As sci­en­tists dis­cover over­weight peo­ple strug­gle to shift kilo­grams be­cause their fat cells are dam­aged, Maria Lally finds out how we can heal them.

Geraldton Guardian - - Healthy You -

As we are now into the back-to-busi­ness month of Fe­bru­ary, we’re look­ing back at the real rea­sons your Jan­u­ary diet didn’t work.

There are few things more frus­trat­ing than a dry-and-detoxed Jan­u­ary re­sult­ing in barely a kilo or two of weight loss.

Or, worse, you ac­tu­ally man­age to lose a few ki­los, only to gain it all quickly back by Fe­bru­ary.

Now sci­en­tists have dis­cov­ered many of us may have been swim­ming against the weight-loss tide all along.

Re­searchers from the Uni­ver­sity of Ex­eter have found the fat cells of over­weight peo­ple be­come dis­tressed, in­flamed and scarred, mean­ing they don’t re­spond and work in the same way as healthy fat cells. So peo­ple who are al­ready over­weight or obese may strug­gle to lose weight, no mat­ter how much they diet.

“We now know that over­weight and obese peo­ple can suf­fer scar­ring of their fat tis­sue,” says Dr Kata­rina Kos of Ex­eter Uni­ver­sity, an ex­pert in obesity-re­lated disor­ders.

“Th­ese fat cells are less able to store ex­cess calo­ries, and so may cause fat to move into and wrap around or­gans such as the liver.”

This can lead to peo­ple stor­ing fat within the deep lay­ers of the stom­ach and around im­por­tant or­gans so they have dis­pro­por­tion­ately large tum­mies, which can lead to obesity-re­lated con­di­tions such as fatty liver dis­ease, di­a­betes and heart dis­ease.

“It ap­pears the fat cells in over­weight peo­ple can’t do their job prop­erly,” says Dr Kos.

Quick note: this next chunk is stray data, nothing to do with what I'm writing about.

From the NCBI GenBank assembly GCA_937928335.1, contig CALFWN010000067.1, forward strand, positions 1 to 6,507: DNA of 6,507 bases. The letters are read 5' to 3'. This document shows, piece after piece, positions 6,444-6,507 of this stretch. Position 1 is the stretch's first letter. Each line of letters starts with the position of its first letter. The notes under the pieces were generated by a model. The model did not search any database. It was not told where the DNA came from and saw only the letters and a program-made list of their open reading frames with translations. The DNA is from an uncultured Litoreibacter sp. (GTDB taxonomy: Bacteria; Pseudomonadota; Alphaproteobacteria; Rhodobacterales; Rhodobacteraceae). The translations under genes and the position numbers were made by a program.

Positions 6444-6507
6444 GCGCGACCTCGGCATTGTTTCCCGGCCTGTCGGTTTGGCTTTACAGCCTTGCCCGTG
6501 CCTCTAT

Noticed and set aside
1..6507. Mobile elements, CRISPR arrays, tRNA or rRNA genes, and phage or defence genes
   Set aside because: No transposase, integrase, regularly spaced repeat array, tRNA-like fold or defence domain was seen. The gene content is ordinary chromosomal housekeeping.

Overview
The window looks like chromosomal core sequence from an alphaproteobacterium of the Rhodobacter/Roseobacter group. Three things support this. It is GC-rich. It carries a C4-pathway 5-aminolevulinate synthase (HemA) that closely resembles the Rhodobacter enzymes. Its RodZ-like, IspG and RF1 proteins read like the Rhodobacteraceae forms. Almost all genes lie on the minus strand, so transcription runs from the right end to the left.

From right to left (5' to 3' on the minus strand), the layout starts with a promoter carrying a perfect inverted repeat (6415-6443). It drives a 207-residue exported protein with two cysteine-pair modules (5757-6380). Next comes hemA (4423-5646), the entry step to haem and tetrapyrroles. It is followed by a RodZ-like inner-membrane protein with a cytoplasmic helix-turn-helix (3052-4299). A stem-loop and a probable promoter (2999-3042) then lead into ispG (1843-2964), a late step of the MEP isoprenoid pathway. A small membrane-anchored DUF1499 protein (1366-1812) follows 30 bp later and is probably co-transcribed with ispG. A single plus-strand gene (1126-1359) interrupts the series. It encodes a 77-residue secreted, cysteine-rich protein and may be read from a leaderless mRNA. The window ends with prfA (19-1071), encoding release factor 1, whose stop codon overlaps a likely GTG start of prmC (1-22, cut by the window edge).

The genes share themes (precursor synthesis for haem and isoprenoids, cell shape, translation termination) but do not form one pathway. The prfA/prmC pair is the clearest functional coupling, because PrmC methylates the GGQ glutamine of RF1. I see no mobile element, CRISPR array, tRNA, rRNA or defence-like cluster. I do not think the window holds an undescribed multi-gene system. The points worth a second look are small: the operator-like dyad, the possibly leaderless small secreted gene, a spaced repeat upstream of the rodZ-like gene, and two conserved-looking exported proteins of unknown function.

“We’ve known this for a while,” says Dr Robert Lustig, an obesity ex­pert at the Uni­ver­sity of Cal­i­for­nia and au­thor of book Fat Chance: The Hid­den Truth About Sugar, Obesity and Dis­ease.

“Re­searchers have demon­strated that at a cer­tain point, fat tis­sues lose their abil­ity to be able to be reg­u­lated by in­sulin.

“And when this hap­pens, the en­zymes creat­ing fat keep work­ing, and gain of en­ergy in­side fat cells ap­pears to be­come in­de­pen­dent.

“There very well may be a point of no re­turn.”

Dr Lustig says when fat cells be­come huge — in other words, a per­son be­comes over­weight or obese — in­flam­ma­tion in the fat tis­sues be­comes so se­vere the cells be­come un­re­spon­sive to at­tempts to shrink the fatty el­e­ments.

“The enzyme re­spon­si­ble for lift­ing en­ergy out of fat cells ap­pears not to be stim­u­lated in the same way, so you reach a point where you can’t get the fat out,” he says.

“The fat ba­si­cally takes on a life of its own.”

Dr Lustig says th­ese find­ings give hope, and some re­as­sur­ance, to those peo­ple who strug­gle to lose weight, de­spite try­ing to diet.

“For a long time, it’s been thought that over­weight peo­ple can’t lose weight be­cause they’re lazy, or greedy or not re­ally try­ing,” he says. “But we sci­en­tists know the real story: it re­ally is much harder for them to do so.

“And while over­weight peo­ple used to be in the mi­nor­ity, they’re now be­com­ing the ma­jor­ity.

“And it’s not sim­ply be­cause the whole world is slowly turn­ing into a lot of sloths and glut­tons.

“It’s not sim­ply a case of calo­ries in and calo­ries out. Say­ing ‘it’s all their fault they’re fat’ is a ruse and a di­ver­sion pro­mul­gated by the food in­dus­try to as­suage their cul­pa­bil­ity in all of this.”

“All of this” be­ing the world’s obesity rate, which has dou­bled since 1980.

The US, where Dr Lustig is based, has the high­est rate of obesity of high-in­come coun­tries, with 33 per cent of the pop­u­la­tion con­sid­ered obese.

The Aus­tralian In­sti­tute of Health and Wel­fare re­ports al­most two in three Aus­tralian adults are over­weight or obese and one quar­ter of Aus­tralian chil­dren fall into the same alarm­ing cat­e­gory.